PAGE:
The Birmingham City Who are You?: speaking of crunch matches …

James, with his girlfriend and fellow home-and-away Blue, Emily Drakeley

Monsieur Salut writes: James Jenkinson is a breath of fresh air: a home and away regular with a burning passion for his club, Birmingham City. He is still studying – at University Degrees in Football, Sport and Events Industries in Wembley – -but hopes to became a TV presenter. We have only two quarrels: he thinks City will win on Tuesday night and also suspects we will go down …

Salut! Sunderland: “my club, my addiction! From cradle to grave “… your words at Twitter. Explain the passion of the sort of fan someone else said every club absolutely needs

James Jenkinson:
I think football is a passionate sport. It’s one of a kind and almost like a religion to some and I think the passion in the game is what separates it from sports such as rugby for example. Being a Birmingham fan is one of a kind also with it being the working class club of the city; it breathes passion and the words “my club, my addiction” are the best way I can explain it as it’s an addiction that just becomes more than just a sport and I feel that makes you feel part of the club.

After a rotten first half of the season, you began to get some better results. Has the corner turned and if so, why and how?

At the time of writing, we have just been brought back down to early with a 0-3 defeat to Derby at home which has put a dampener on the upturn in form. I personally believe there’s a lot more work to do before the club turns the corner. However, I do see a lot more positive signs in the pitch. The defeat to Derby was harsh and the game certainly wasn’t a 0-3.

I believe the reason for the upturn in results is simply down to Steve Cotterill finding a settled squad with balance and solidity. The back four has been chopped and changed all season but Cotterill has recently made Harlee Dean captain and partnered him with Marc Robert who are both still new to the club but are both clearly good defenders. With Maxime Colin and and Jonathan Grounds either side the back four is now building some cohesion and understanding between themselves.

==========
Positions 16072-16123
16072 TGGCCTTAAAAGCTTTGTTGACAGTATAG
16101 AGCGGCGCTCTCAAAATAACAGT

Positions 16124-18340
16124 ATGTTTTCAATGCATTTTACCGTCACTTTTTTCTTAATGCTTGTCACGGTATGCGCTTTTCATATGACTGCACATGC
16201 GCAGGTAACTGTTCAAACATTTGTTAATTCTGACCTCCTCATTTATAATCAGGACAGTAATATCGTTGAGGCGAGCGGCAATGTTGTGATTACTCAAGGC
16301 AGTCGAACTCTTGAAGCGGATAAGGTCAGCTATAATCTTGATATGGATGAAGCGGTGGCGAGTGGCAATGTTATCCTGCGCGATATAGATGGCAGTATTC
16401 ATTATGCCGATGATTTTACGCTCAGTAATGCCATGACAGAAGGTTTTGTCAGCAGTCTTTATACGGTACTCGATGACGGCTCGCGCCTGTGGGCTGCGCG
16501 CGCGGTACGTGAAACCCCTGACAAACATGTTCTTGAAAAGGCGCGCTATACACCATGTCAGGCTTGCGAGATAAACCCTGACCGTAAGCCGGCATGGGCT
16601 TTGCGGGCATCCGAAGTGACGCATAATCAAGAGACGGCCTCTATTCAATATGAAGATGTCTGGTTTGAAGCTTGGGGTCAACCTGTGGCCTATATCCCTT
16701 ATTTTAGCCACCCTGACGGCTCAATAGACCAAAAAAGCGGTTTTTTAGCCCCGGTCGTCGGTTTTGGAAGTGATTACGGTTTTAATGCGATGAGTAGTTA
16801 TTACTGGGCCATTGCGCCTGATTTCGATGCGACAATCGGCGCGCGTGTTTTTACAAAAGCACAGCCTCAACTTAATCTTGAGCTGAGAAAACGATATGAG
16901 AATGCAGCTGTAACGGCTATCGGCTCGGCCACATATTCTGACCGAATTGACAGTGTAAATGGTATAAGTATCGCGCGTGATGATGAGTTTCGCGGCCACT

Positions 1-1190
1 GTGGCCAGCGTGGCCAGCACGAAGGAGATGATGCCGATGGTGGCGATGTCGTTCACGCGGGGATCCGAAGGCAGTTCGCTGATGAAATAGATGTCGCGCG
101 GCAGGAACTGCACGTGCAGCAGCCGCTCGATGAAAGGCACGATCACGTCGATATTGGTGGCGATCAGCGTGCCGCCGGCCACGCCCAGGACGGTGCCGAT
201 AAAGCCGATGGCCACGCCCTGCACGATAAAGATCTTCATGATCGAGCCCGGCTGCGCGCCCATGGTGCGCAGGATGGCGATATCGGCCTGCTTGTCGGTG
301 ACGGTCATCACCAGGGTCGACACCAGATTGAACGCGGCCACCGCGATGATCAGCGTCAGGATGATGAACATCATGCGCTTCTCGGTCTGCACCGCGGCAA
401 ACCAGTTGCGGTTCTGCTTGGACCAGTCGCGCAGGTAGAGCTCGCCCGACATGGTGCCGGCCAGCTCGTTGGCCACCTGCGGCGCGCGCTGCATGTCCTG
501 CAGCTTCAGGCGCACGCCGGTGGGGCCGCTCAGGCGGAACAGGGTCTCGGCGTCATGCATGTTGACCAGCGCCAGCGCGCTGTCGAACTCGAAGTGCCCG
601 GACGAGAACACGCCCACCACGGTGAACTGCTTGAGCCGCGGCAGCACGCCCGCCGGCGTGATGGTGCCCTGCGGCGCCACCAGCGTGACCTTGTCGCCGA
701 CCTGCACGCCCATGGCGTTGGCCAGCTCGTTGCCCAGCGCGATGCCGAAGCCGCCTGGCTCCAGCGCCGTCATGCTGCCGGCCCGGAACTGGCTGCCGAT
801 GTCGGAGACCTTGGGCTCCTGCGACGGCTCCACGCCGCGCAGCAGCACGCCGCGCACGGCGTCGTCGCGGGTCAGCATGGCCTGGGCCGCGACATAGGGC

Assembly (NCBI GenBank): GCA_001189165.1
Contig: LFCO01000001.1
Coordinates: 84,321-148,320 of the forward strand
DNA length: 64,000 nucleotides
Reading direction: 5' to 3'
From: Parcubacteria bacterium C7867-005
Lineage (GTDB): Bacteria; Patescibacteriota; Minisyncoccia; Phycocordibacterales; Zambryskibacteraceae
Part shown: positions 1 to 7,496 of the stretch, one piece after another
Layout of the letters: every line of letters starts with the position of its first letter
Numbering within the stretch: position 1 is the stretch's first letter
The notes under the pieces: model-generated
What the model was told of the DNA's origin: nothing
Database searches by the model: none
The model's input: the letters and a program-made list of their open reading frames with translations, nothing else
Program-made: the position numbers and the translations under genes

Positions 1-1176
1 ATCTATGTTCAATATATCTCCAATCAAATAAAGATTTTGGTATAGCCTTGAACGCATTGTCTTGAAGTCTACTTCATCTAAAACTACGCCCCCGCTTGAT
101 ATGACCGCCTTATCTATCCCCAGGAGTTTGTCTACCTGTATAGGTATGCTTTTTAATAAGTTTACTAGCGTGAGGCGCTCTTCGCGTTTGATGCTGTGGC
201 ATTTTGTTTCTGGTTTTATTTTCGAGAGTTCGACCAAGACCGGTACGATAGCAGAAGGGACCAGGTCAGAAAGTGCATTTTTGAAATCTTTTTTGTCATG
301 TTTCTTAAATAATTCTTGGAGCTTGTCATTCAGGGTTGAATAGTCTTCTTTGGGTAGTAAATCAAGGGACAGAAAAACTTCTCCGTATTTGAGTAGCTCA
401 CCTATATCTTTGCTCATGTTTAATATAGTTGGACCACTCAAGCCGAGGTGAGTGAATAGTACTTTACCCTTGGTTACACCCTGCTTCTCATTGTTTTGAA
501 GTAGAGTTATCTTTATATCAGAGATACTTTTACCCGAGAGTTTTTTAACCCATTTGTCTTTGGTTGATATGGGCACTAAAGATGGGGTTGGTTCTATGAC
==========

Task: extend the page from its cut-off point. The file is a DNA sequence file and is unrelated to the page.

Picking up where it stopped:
I imagine Steve Cotterill featured in that response. Assess him as a manager at this level and whether you feel the rich Hong Kong owners will back him to lead you back to better times

My opinions on Steve Cotterill are very mixed. I think he’s a man who’s passionate about the job and definitely looks as if he puts a lot of work in on the training ground. Howeve, I believe that he loses his cool at times within matches and at press conferences, which sometimes makes me sceptical. Also at times he looks tactically naive and his lack of reactive substitutions in games sometimes costs us points or shows a lack of ambition.

What went wrong with Redknapp and Lee Clark?

Various problems with both and the type of problems they faced also varied. Lee Clark was a manager who joined us after leading Huddersfield Town on a 44-game unbeaten run in League 1 with a cup run included in that. He joined the club just as we were heading into our most turbulent period and this meant he was in hot water from the minute he took the job.

With a shoestring budget, transfers were very difficult as we had to rely on loans and frees. However he finished 12th in his first season which was considered a disappointment considering we fished 4th the previous campaign under Chris Hughton and the fact Clark had a squad with Nathan Redmond, Jack Butland, Curtis Davies, Nikola Zigic and Ravel Morrison.